Now that the student is aware that he has made a mistake, there are various correction techniques to follow. Following Lewis and Hill (Ibid.) I first give the student the chance for self-correction. The latter is conducive to real understanding and learning. If the student fails to correct himself then I invite the whole class to think about a possible correction. This procedure has the merit of involving the whole class in the learning process. Even when the whole class fails to correct I tried not to be discouraged. Rather, I try to help students by isolating the mistake so as to concentrate their attention on it and ease the correction procedure. Last, if all the attempts fail then the teacher provides the correct form. It should be noted that correction will depend on the type of task at hand. Therefore, error correction will be more expected in an accuracy based task than in a fluency based one. Anyway, I made sure that correction should proceed progressively from self, peer and ultimately teacher correction allowing the needed 'wait time'.

Teacher vs. student's roles

Harmer (1983) identifies different roles that a teacher can perform within the classroom. Hence, the teacher can act as a controller. In other words, he is in complete charge of the class. He can be an assessor who sees how well the students are performing by providing either positive or negative feedback. He can be an organizer. Indeed, he initiates activities and provides the needed instructions, which are required to be clear for the student. The teacher has also the important role of encouraging students to participate in discussions providing them with the needed suggestions and prompts. He also participates as any other student in the activities in the class. Finally, the teacher stands as a resource always ready to offer help if needed by students.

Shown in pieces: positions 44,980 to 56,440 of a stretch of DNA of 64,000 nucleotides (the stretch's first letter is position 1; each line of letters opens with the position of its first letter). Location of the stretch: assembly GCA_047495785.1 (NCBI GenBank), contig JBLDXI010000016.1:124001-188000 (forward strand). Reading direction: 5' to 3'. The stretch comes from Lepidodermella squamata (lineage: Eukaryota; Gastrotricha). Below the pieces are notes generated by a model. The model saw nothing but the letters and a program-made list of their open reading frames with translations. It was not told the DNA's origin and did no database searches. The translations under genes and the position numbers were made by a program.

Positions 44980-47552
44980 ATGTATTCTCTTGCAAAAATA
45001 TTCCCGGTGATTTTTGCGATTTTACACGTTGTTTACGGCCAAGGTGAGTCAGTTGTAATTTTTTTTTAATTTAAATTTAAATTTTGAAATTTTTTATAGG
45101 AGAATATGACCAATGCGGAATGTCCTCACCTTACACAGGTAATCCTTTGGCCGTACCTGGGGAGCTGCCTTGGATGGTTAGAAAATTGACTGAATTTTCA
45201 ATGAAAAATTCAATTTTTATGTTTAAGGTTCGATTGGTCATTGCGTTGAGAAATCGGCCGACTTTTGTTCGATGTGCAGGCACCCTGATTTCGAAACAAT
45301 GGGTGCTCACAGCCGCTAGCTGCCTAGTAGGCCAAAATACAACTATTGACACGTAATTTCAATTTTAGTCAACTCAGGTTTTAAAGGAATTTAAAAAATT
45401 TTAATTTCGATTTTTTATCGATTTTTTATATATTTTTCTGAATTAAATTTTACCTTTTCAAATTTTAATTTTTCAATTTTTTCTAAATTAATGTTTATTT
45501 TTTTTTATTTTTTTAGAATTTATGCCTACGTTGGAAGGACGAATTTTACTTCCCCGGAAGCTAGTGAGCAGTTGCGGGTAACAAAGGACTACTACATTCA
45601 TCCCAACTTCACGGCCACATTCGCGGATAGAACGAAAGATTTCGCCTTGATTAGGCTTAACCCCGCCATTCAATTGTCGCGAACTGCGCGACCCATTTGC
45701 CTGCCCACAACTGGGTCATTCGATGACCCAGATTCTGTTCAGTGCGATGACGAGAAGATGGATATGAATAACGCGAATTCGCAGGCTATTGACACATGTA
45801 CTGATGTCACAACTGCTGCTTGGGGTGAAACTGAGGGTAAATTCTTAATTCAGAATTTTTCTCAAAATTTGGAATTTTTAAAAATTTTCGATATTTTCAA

In the same vein, in recent approaches, the student adopts different roles. Indeed, Breen and Candlin (1980) describe the learner's role in communicative language teaching as follows:

The role of the learner as negotiator- between the self, the learning process, and the object of learning- emerges from and interacts with the role of joint negotiator within the group and within the classroom procedures and activities which the group undertakes. The implication of the learner is that he should contribute as much as he gains, and thereby learn in an interdependent way.

(Cited in Richards and Rogers, 1986)

This quotation implies that this approach is a learner-centered one where the student is no longer a passive recipient; rather he is an active actor in the learning process.